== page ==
Caring for South Sudan’s generation of traumatised children
Children in conflicts, Education Cannot Wait, Education in emergencies, Refugees and internally displaced people, Teachers and learning
900,000 children in the conflict-torn country need psychological aid - and safe spaces are helping them to heal.
For the past two weeks, Sandy has slept on the dirty floor of a small and stuffy tent, squeezed in tightly with 54 other women and girls and countless night-biting mosquitoes.
Things are looking up. For now at least, Sandy has company and a canvas cover.
“I feel much safer here in the tent,” she said of her new home in a United Nations-protected site.
Education in South Sudan
- 72% of children are out of school at primary level – the highest rate in the world
- 76% of school-age girls are not in education
- One in three schools have been attacked by armed forces
With her buzzed haircut and mature mien, 14-year-old Sandy is stern faced and slow to smile. She is recovering from war trauma.
- Civil war and lack of food wreck education in South Sudan
- Toxic stress spells disaster for conflict children
It all began in 2013 when she had to flee an attack on her village that left her father dead. Her mother died soon afterwards of disease, hunger and exhaustion.
Ever since, after making the 100-mile trek from Yei in the country’s west to the capital Juba – alone and afraid throughout – Sandy has been sleeping under market stalls, exposed to the elements and in danger of assault.
Many of the other girls who slept under makeshift stalls ended up in brothels. Sandy was lucky enough to make it to the relative safety of one of Juba’s protected civilian sites (PoCs).
The UN children’s arm UNICEF estimates that she is one of 900,000 children in South Sudan who need psychological help, with at least 150,000 of them living in camps.
These are children who have witnessed killings, abductions and sexual violence since South Sudan plunged into civil war in 2013 – but there are few experts to guide their recovery in what is the world’s youngest country.
“South Sudan has a generation of traumatised children but there aren’t enough therapists – neither in Juba, nor in remote local communities,” explained Duop Dak, one of the country’s few practising South Sudanese psychologists.
“Capacity here is low. There are no rehabilitation centres and people who develop mental disorders due to trauma can end up in prison,” he added.
It is just six years since South Sudan gained independence, though it has yet to win either peace or stability.
Many of Dak’s colleagues have left the world of counselling to work with non-profits or the government, both of which offer better salaries and more hope in the face of the country’s rampant hyperinflation, fuel shortages and harsh beginnings.
Instead, a growing number of international organisations have taken to working with the traumatised children, hoping to prevent further repercussions, such as post-traumatic stress disorder, depression or worse.
“During and after displacement, children go through extraordinary experiences that can traumatise them for the rest of their lives. Our work focuses on bringing their lives back to normalcy as quickly as possible,” said the UNHCR’s protections officer Keiko Odashiro, who works with girls like Sandy.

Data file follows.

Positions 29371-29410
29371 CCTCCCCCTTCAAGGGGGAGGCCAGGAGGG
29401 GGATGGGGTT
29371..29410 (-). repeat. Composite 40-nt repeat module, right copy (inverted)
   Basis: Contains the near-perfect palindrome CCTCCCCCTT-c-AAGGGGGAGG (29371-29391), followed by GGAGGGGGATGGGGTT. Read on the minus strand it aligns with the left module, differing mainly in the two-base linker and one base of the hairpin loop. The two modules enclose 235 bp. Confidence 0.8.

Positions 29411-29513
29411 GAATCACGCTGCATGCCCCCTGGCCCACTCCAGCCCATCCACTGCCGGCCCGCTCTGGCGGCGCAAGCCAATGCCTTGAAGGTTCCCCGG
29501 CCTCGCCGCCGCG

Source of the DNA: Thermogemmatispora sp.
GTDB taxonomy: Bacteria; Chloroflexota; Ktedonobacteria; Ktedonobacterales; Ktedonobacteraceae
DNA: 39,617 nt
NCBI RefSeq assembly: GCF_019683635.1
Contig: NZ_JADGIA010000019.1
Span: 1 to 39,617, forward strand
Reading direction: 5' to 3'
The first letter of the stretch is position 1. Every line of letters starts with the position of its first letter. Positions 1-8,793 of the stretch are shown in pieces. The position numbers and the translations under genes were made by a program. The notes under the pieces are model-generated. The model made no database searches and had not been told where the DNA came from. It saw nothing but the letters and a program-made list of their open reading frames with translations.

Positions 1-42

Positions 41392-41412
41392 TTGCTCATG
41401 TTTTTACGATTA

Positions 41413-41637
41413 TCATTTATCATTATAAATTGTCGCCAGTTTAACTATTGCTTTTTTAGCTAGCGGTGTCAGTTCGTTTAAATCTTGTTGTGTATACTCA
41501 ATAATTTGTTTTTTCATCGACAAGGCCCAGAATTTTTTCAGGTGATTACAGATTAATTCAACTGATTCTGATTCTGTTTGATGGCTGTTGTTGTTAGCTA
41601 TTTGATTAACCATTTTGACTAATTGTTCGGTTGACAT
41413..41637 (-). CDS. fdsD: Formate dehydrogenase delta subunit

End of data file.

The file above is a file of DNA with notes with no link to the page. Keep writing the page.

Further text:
Sandy took her first, faltering step towards healing when she registered at a child-friendly space in the camp, where she can play with her peers and get adult support.
These children need to gain resilience to survive, build confidence and restore hope for their brighter futures. Keiko Odashiro, UNHCR protections officer
“Traumatised children need to participate in activities that keep them busy and engaged,” explained Dak. “Positive reinforcement and play are crucial and it’s often then that trauma patients open up about their past.”
Dak has seen children craft soldier dolls out of sticks and draw machine guns in the sand.
“It’s usually then that I ask about their past and what has triggered their drawings,” Dak told the Thomson Reuters Foundation.
He thinks safe spaces such as this – classrooms, a playground and a clutch of social workers and psychologists – are the best springboard to mental health for South Sudan’s youngest war victims.
“It’s here where we identify vulnerable children and provide direct support to them. We take them in, integrate them into the group and explore their fears and past lives,” says Alice Abdallah of UNICEF, who sets up the safe havens.
With the country’s peace agreement in limbo and violence continuing, children experience trauma on a daily basis.
Up to 100 unaccompanied minors – most don’t know if their parents are still alive – cross the border into Uganda daily.
“These children need to gain resilience to survive, build confidence and restore hope for their brighter futures,” Odashiro told the Thomson Reuters Foundation.
Trauma is common in South Sudan and for a number of reasons.
Just an hour’s drive from Sandy, in another UN camp of mud huts, sits five-year-old Dekanmo, a refugee from Ethiopia whose family fled ethnic cleansing in the country’s Gambella region.
A month ago, her mother – and sole surviving relative – died in childbirth and Dekanmo has not spoken since.
Surrounded by playing children, she sits on the floor in her school uniform, her dark, hollow eyes fixed on the distance.
“We ensure that her basic needs – such as shelter, health and food – are met, and facilitate counselling for her growth and development,” explained Odashiro.
As to a future, Dekanmo’s road to recovery has yet to begin.